Monday, July 23, 2007

FRONT YARDS: Eyes into a Household’s Soul.
The Rev. Dana Prom Smith, S.T.D., Ph.D. (7/11/07)

“You don’t know everything,” were the words with which meine Überfrau greeted me as I stepped out of the shower, naked as a jay bird and dripping wet. Cornered, as I was, in the shower stall, we were discussing fertilizer for the dinky, grub-shaped patch of grass in our backyard. Green grass is her “remembrance of things past,” (Shakespeare, Sonnet 30). She wanted me to use the fertilizer her father used for his large spread of Kentucky blue grass (Poa pratensis) on her Illinois childhood’s black loam prairie. I wanted to go organic, using vintage chicken manure on the general theory of horticultural relativity that anything that stinks is good manure. I reminded her that I’m an ordained clergyman and was, therefore, an expert on manure along with many other things. “Fat chance,” she snorted, her hair flaming out, her heels sparking, as she left the bathroom, trailing puffs of smoke. I was left groping, blinded by soapy eyes, for a towel.

Our patch of green grass is a token of “things past,” lovely, great spreading lawns being an anathema on the parched Colorado Plateau. Ironically, many water-efficient grasses are far more interesting than the water-guzzlers with their buzz cuts commonly used to cover front yards. Some avoid the grass problem altogether with the landscaping antimatter of gravel which heats up yard and house. A gravel pit for a front yard is a garden’s black hole. Better au naturel. Given the astronomical price of land in Flagstaff, one wonders the reasons for plastering pricey real estate with gravel, creating a kind of yuppie yard. Sloth comes to mind. Some cry penury, but a bag of grass seed and a couple of bales of steer manure cost a lot less than a truck load of gravel.

Most people don’t enjoy their front yards. Seldom do they look at them, except when they’re backing their cars out of the garage. Front yards are useless for many save as a buffer to keep neighbors and passersby at bay, something like the drill ground of a military disciplinary stockade. However, front yards are eyes into the souls of those who live in the houses behind them. Sadly, gravel front yards are “weary, flat, stale, and unprofitable.”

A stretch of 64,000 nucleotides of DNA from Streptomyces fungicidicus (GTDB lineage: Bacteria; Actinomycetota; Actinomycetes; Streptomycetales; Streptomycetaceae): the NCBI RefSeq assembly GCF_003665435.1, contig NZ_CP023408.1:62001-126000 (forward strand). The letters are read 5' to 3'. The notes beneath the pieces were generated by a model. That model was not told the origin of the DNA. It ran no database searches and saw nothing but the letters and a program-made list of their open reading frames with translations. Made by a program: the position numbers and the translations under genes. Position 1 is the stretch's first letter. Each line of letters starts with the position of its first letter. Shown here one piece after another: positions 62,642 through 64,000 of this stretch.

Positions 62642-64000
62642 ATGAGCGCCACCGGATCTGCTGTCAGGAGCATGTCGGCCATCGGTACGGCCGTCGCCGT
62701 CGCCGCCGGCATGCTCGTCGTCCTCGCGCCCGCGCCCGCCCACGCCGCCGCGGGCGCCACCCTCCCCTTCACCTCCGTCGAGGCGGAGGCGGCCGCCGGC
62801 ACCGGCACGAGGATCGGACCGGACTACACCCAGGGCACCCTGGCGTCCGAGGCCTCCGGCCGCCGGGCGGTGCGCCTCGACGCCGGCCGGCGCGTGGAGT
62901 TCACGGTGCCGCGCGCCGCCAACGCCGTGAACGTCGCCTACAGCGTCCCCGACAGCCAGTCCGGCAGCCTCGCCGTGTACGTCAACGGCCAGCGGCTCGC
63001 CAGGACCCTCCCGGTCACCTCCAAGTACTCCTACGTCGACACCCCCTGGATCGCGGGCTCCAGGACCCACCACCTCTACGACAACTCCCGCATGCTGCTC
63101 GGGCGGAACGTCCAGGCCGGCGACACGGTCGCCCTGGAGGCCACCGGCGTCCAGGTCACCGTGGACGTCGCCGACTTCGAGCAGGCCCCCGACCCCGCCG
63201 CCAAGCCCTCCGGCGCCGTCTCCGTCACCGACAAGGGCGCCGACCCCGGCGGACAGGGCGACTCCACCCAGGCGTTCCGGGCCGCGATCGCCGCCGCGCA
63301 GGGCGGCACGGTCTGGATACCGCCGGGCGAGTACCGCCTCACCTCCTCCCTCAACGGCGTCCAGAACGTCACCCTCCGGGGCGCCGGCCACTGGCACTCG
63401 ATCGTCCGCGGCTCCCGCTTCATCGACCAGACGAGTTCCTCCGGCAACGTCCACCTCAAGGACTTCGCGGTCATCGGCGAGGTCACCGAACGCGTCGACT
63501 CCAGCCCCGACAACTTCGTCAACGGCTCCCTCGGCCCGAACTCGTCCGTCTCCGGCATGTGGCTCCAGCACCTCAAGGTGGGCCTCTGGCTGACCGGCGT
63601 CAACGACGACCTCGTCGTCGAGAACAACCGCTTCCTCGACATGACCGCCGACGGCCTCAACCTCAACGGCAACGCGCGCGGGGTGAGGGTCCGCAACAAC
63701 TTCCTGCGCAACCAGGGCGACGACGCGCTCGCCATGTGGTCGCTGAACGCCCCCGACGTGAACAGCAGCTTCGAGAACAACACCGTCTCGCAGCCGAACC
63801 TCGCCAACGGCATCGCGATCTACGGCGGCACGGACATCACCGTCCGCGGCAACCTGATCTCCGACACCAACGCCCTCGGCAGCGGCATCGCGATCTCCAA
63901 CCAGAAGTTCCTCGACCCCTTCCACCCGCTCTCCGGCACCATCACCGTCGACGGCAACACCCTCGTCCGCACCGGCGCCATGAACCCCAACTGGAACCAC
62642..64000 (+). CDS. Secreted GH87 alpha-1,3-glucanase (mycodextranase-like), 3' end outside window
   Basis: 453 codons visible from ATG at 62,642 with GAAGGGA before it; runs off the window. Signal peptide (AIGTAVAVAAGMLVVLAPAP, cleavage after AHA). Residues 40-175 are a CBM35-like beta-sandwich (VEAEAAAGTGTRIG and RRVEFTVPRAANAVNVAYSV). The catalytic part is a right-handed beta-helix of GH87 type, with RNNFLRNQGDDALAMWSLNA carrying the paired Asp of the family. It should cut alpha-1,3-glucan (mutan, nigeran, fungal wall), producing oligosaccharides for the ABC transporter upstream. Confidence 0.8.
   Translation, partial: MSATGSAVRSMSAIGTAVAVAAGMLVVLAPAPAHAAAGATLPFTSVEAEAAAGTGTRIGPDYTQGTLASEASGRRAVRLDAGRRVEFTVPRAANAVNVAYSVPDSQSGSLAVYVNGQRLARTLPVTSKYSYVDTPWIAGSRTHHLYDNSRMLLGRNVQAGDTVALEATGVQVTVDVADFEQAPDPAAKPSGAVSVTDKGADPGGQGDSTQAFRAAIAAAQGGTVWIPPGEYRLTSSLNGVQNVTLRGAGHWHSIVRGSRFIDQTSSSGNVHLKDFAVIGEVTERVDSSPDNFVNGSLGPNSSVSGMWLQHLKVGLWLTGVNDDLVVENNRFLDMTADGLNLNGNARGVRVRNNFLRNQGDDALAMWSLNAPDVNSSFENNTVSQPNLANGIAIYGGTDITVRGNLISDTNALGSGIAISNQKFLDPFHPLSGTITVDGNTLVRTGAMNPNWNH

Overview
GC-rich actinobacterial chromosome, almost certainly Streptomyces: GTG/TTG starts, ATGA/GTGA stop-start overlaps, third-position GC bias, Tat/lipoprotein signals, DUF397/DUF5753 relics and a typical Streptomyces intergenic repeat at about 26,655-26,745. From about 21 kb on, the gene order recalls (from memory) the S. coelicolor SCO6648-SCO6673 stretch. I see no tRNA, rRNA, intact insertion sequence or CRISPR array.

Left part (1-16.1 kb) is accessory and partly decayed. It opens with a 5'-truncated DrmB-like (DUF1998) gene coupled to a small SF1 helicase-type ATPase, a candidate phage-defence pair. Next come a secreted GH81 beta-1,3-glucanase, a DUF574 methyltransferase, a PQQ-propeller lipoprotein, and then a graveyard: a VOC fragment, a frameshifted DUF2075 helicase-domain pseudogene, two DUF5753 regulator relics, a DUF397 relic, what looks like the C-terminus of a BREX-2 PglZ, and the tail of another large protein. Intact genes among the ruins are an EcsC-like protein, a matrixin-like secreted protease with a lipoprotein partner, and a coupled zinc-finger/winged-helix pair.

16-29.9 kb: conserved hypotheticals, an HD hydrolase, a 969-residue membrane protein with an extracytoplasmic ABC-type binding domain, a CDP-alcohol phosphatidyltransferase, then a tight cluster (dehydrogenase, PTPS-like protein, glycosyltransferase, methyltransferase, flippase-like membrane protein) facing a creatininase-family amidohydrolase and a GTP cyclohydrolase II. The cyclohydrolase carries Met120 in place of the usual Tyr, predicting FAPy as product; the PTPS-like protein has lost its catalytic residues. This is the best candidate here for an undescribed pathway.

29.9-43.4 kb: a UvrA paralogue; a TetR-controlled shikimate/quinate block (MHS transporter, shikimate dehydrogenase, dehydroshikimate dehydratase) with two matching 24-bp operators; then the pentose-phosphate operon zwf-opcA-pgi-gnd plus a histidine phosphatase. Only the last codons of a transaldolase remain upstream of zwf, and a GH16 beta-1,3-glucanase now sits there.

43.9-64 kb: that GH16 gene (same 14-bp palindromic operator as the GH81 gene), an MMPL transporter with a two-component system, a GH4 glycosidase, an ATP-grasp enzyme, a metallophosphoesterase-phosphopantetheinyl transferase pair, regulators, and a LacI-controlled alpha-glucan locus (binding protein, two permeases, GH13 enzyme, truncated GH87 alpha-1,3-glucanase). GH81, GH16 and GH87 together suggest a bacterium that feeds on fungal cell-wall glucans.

For those who wish to put their front yards to good use,
water-efficient grasses and shorter showers are more important than they once were now that Flagstaff has notched up on the global warming meter.

Robert Browning’s phrase, “less is more,” from his poem Andrea del Sarto, might well be the motto for high country gardeners because it focuses, not on excess, but on beauty through limitations. If, as Browning suggests, limitations stimulate creativity and imagination, as in a sonnet, then less water can mean a more beguiling beauty. Wordsworth hit the nail on the head in his Ode on Intimations of Immortality when he wrote of the spiritual significance grass and flowers, “Of splendor in the grass, of glory in the flower.” There’s not much splendor or glory in gravel.

One such water-efficient grass is blue grama (Bouteloua gracilis,) the ancient sod of the Great Plains stemming from the end of the Ice Age. John Muir might’ve said, “the auld lang syne of grasses.” Blue grama was the sod of the sod busters and was often used to build huts, called soddies. Willa Cather’s My Antonía details life in a soddy. Blue grama seldom dies in a drought but rather goes dormant, just like many people. Depending on whether it is sown or plugged, it can be turfed or clumped.

Another water-efficient, Great Plains native is buffalograss (Buchloe dactyloides), getting its name from the animals it fed. Spread by runners, it is best planted with plugs. Low, slow growing but chancy in Flagstaff’s colder neighborhoods, it needs mowing only twice a year and with its sage-green color is useful for a front yard. Blue grama and buffalograss need 12 inches of water a year while Kentucky bluegrass needs 60 inches a year.

Two colorful water-efficient Southwestern grasses are Elijah Blue fescue (Festuca cinerea ‘Elijah Blue’) and blue fescue (Festuca ovina ‘Glauca’). A good water-efficient grass for shady places is creeping red fescue (Festuca rubra). A dark green grass which mounds, lies flat, and whorls is sheep fescue (Festuca ovina) and can be turfed or clumped by sowing or plugging. Even meine Überfrau, a Martha Stewart wannabe, thinks our front-yard sheep fescue is “soft and beautiful, like a down comforter.”

Water-efficient grasses are simultaneous triple threats, allowing the self-righteously prudential virtue of water-efficiency, the enjoyable vice of sloth, and a beauty both intriguing and beguiling.
Sheep fescue photograph by Debbie Shepard
Copyright © Dana Prom Smith 2007